Why the Data Storage Industry is Changing

Data Storage

For years organisations have been grappling with data backup and recovery issues. Like the need to decide what data needs to be kept in near-term storage for easy access, what can live at a second level where it’s still accessible (perhaps not immediately), and what can be kept in deep archives.

Big Problems

The rise of Big Data brings fresh dilemmas. Besides scale, there are characteristics of Big Data management that distinguish it from traditional approaches.

Big Data analysis often involves large data stores that are really only useful for a short period. Once the analysis is over, the data has served its purpose. The question arises as to whether it’s worth keeping at all, much less backing up.

Other issues include:

  • the relative immaturity of the Big Data tool set
  • the lack of people with expertise necessary to deal with the technology
  •  misaligned investments
  •  inadequate hardware

Few Solutions

One approach is to have multiple copies of important data. In effect, this substitutes redundancy for data protection and disaster recovery.

Others look at Big Data simply as raw material for analytics - source data which they can recreate, at will. No need for storage.

The Snowden Effect

An NTT Communications survey of 1,000 business leaders shows that, in light of whistleblower Edward Snowden's disclosures about the NSA, many are choosing more secure forms of storage over cloud computing. This trend mirrors efforts by individual countries like Brazil and Germany, which are encouraging regional online traffic to be routed locally, rather than through the US.

The vast scale of online surveillance is changing how businesses store commercially sensitive data - which could have a big impact on US technology companies like Facebook and Google. Not to mention the "global" nature of the Internet, itself.

Speaking of Surveillance...

Changes to legislation are having an impact on the market for enterprise data storage in video surveillance. In Germany, for instance, the maximum retention time for video data has been increased from 24 hours to 48 hours, effectively doubling the maximum capacity requirements of storage systems.

Increasingly, video surveillance is being used for business intelligence applications, as well as legal evidence. Both scenarios open up a market for greater investment in storing data for extended periods, or at a higher quality.

Network attached storage (NAS) is expected to compete aggressively with storage area network (SAN) solutions. Performances are becoming comparable, and NAS is also typically more cost effective to install and maintain.

Then, there's Flash

The evolution of storage has failed to keep pace with servers and networks, because of the limits of mechanical disk.

Flash memory is seen as the key to resolving this, but has not yet seen widespread adoption:

  • Flash is expensive; enterprise-grade flash typically costs more than $40 per GB.
  • The less costly MLC flash isn’t currently reliable enough for enterprise workloads.
  • Flash form factors currently lack the reliability, scale, and ease-of-integration of disk-based arrays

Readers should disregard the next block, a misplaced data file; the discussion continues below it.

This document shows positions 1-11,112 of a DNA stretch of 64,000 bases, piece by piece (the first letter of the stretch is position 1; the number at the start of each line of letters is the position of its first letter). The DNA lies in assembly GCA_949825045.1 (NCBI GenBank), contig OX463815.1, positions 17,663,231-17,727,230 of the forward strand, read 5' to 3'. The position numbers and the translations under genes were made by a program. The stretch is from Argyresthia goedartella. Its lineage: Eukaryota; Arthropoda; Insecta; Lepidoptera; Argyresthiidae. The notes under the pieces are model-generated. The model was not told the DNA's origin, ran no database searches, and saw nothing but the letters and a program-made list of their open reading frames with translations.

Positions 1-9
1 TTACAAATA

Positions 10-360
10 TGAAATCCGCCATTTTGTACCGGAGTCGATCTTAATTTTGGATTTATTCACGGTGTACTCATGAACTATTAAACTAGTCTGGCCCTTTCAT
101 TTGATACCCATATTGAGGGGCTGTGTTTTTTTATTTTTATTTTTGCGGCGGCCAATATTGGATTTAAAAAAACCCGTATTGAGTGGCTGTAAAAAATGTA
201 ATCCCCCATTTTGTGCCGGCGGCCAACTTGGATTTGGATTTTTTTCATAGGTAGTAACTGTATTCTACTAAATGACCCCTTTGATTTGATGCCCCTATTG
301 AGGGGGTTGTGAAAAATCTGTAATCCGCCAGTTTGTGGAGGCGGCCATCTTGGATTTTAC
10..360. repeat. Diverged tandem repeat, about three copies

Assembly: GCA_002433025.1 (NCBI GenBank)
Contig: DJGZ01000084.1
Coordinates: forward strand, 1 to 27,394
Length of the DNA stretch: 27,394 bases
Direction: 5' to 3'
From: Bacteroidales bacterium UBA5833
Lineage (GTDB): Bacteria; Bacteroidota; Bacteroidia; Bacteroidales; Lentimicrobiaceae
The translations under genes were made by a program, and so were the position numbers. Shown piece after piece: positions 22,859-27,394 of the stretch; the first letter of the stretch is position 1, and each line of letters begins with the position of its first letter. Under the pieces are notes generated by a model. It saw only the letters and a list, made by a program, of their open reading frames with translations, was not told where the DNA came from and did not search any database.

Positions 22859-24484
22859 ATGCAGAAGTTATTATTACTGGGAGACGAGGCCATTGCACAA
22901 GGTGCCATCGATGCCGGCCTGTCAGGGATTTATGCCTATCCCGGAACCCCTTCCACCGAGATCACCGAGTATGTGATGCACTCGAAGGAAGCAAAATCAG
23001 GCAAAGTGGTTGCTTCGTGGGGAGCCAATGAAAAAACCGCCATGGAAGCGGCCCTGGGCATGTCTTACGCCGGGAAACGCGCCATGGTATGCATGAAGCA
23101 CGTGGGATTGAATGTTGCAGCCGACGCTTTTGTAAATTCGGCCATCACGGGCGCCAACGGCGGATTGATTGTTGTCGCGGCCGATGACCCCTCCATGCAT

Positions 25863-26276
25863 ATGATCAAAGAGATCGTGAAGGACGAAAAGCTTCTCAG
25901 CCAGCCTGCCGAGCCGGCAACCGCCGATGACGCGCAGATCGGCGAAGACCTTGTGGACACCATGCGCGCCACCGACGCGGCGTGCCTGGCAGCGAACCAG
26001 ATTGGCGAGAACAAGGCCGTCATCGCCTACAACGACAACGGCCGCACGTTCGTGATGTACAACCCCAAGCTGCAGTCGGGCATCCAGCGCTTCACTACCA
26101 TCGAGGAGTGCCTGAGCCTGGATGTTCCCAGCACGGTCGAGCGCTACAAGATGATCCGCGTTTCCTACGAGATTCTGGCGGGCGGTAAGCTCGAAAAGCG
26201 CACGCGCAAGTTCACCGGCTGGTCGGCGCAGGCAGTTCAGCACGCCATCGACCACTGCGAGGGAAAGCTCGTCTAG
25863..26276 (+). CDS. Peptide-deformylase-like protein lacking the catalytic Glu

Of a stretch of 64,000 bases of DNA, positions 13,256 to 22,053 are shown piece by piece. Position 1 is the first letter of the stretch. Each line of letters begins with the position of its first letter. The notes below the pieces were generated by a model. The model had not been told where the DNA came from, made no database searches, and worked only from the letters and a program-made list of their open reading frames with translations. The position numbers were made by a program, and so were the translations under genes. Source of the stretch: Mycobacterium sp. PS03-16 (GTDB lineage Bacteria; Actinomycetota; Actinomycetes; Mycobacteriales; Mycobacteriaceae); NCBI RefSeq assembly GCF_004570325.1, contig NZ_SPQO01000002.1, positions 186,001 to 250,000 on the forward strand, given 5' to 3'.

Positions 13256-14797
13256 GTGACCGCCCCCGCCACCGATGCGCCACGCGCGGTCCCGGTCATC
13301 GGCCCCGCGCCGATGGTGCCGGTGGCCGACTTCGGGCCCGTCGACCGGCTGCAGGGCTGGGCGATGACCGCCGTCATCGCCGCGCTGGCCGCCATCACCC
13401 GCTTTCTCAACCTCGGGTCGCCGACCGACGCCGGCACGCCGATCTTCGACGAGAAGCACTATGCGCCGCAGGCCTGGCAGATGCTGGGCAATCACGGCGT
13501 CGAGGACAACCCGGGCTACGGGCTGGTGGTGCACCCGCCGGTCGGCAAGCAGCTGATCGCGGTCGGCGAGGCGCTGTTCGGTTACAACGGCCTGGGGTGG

Early adoption has largely come via the insertion of PCIe cards within servers. The challenge with server-local storage is that it's generally incompatible with existing database architectures and virtualisation.

Arrays

Arrays remain the optimal form factor, for data centres. Storage arrays are easy to adopt, being plug-compatible with current systems, and are well optimised for existing application infrastructure. 

Arrays also deliver features for business-critical workloads:

  • high availability (HA)
  •  {C}data snapshots
  • backup facilities
  • multi-parity RAID and self-healing from failures
  • replication

Shared storage arrays also make it easier to rebalance CPU and storage capacity, to maximise utilisation across both.

The Hybrid Option?

An idealised mix of disk and flash. Traditional disk-based array vendors are now integrating large amounts of flash (as flash cache, flash tier, or both). The consensus view is that flash is just too expensive to use across an entire array.

The principal alternative to an all-flash array would be a flash/SATA disk hybrid, where either an administrator or the array controller ensures that the most active data resides in flash, with the less active on SATA disk.

There are challenges, of course:

  • The complexity of optimising widely different storage media within a single controller architecture.
  • Performance predictability in the face of enormous latency differences between the tiers.
  • The caching/tiering model concentrates the write-intensive work on a relatively small pool of flash, requiring the highest-cost versions.
  • The chunk size for moving data from disk to flash tends to be multi-megabyte.

This said, for any workload that's performance-centric, flash is the better technology, and over the coming decade, may completely replace mechanical disk, providing higher performance, greater reliability, simpler operation, and lower cost.

In The Cloud

Enterprise-class hybrid cloud storage is now a reality. Three breakthroughs are contributing to this:

1. Enterprise NAS Performance

Addressing the issue of excessive latency.

2. Painless Migrations

Allowing enterprises to change storage configurations at will. Historically, organisations couldn't migrate from on-premises NAS to cloud storage without rewriting all their enterprise applications for cloud, and then testing there.

3. Switching Vendors and Storage Options on the Fly

With less physical dependence on storage equipment, buyers are no longer tied to a single vendor for three- to seven-year periods. They can now have different vendors for each need.